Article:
We compete in the market with many companies, but it is a healthy competition in the sense that it forces everyone to improve the way they work, it pushes everyone to be excellent and put together programs that support clinicians, pharmacists, and patient advocacy groups better. Competing with Grifols in its home market is a motivating factor for our organization.
You mentioned disruptions to the plasma market during the pandemic. What can you tell us about CSL Behring’s performance in Spain and Portugal?
Overall, CSL Behring can be proud of the performance in Iberia, we have experienced double-digit growth for many years. This year the company will deliver on expectations, with a more stable performance despite the pandemic’s impact on the plasma market.
In the mid- to long-term, the company will keep growing, driven by lifecycle management of the products that CSL Behring manufactures, but also because of the focus on very specific therapeutic areas in which it has great expertise. The future looks bright and the organization’s decisions as it relates to investments in the portfolio are solid. Beyond that, our capital investment is also consistently high, as we seek to expand production as a reliable partner for health systems and, ultimately, our patients.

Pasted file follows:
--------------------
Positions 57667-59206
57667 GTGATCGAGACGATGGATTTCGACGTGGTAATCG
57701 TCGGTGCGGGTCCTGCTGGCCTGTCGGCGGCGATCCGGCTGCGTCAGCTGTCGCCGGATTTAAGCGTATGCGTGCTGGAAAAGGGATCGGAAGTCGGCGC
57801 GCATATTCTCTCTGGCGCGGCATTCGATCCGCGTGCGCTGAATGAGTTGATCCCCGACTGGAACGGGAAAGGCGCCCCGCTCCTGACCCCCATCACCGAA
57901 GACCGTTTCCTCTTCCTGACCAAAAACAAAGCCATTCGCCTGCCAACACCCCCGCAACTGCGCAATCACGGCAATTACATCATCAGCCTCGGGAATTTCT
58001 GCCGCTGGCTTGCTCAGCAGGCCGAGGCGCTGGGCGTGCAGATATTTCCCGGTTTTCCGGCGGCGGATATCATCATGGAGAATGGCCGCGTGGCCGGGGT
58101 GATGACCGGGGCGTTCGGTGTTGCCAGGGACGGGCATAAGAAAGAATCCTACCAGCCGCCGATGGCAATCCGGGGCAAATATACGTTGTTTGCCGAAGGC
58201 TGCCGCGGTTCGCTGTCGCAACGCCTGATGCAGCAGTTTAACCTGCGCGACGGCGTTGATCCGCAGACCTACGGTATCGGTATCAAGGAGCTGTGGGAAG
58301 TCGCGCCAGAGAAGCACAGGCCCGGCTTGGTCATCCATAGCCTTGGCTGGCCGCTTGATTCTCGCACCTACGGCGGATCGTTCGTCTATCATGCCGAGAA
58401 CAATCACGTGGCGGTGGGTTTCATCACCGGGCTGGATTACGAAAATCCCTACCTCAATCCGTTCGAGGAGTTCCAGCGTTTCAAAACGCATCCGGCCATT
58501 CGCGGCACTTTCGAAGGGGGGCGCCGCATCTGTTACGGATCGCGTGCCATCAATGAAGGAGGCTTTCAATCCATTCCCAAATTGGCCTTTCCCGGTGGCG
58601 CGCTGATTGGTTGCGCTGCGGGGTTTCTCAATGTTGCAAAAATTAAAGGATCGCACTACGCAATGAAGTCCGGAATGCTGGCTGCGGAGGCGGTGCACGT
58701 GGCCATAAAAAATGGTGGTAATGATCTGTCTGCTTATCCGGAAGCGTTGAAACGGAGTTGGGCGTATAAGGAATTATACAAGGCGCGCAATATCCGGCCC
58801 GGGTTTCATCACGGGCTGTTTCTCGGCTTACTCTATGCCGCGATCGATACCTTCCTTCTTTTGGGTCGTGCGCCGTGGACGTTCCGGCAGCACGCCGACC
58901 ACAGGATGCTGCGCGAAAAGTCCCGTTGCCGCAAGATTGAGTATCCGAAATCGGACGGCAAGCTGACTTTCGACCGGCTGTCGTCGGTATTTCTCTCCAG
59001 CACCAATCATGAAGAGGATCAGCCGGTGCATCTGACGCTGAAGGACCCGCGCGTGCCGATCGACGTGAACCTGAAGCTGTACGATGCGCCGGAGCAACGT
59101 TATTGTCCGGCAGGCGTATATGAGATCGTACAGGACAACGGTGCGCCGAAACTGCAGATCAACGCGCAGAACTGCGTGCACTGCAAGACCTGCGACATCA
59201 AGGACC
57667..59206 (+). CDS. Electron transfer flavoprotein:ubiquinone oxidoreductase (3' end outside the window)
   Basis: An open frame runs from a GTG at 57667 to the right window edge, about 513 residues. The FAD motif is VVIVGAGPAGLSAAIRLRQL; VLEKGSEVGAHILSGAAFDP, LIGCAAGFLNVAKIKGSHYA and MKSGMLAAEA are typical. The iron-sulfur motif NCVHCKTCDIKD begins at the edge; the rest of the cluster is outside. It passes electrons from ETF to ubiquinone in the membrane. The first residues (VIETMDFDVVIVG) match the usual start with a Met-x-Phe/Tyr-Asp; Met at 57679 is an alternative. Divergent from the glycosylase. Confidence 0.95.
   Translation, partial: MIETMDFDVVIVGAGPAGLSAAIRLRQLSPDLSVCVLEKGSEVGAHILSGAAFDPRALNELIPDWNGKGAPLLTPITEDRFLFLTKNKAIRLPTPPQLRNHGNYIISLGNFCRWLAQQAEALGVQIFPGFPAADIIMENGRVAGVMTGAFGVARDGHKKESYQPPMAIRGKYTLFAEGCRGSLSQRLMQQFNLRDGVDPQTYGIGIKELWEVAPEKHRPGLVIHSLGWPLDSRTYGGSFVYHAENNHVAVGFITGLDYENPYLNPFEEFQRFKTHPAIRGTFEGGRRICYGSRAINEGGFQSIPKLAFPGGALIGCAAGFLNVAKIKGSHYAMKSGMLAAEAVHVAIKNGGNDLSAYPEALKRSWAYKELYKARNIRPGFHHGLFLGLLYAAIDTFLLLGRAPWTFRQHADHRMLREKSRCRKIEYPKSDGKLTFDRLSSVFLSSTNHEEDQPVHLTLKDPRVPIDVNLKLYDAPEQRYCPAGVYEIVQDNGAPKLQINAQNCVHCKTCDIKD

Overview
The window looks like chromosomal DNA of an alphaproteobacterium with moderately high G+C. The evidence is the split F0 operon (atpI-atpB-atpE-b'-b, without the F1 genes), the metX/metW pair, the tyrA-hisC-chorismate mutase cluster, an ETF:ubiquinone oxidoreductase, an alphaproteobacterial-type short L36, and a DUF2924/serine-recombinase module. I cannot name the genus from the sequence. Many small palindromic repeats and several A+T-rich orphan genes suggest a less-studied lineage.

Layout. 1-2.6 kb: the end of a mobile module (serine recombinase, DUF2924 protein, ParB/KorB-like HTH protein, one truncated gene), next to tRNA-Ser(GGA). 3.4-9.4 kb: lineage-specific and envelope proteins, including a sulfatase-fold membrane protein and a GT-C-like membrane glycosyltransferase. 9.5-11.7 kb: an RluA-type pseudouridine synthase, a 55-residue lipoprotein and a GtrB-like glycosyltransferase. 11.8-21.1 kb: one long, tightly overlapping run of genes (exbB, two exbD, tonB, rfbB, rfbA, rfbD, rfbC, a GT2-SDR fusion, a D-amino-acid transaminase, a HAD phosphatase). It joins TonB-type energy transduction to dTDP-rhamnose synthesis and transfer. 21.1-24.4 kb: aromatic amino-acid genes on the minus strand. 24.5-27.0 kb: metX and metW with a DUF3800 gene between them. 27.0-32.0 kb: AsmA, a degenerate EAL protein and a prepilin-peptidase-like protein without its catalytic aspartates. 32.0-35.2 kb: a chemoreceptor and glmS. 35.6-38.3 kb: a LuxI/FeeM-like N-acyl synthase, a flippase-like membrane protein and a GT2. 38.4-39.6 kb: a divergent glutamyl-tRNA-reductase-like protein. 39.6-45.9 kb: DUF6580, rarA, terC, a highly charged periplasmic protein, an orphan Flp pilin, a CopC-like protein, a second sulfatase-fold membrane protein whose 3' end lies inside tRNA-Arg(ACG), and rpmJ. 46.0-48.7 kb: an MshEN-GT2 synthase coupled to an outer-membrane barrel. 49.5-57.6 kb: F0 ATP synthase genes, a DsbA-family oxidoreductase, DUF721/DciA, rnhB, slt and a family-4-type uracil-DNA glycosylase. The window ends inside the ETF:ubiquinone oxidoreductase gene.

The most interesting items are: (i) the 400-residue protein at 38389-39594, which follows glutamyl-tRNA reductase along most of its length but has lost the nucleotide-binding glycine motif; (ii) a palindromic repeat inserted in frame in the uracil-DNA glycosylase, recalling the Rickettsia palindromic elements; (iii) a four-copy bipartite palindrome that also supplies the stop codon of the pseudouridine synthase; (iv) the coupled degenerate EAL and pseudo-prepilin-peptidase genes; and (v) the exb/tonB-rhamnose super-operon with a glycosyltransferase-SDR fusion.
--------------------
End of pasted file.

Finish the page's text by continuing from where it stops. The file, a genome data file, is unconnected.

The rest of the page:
As a commercial organization, CSL Behring Iberia must deliver on its commitments, improving its performance every step of the way. This helps us to build and maintain trust, allowing us to deliver on our promise to patients. As I mentioned earlier, we do not have a large workforce, so every single employee counts and has a very meaningful role to play. It is therefore of key importance to take care of our people.
Your colleague from CSL Behring Turkey, Ercin Kugu, explained to us that plasma products enjoy a different regulatory framework from other therapies. Is that the case in Iberia?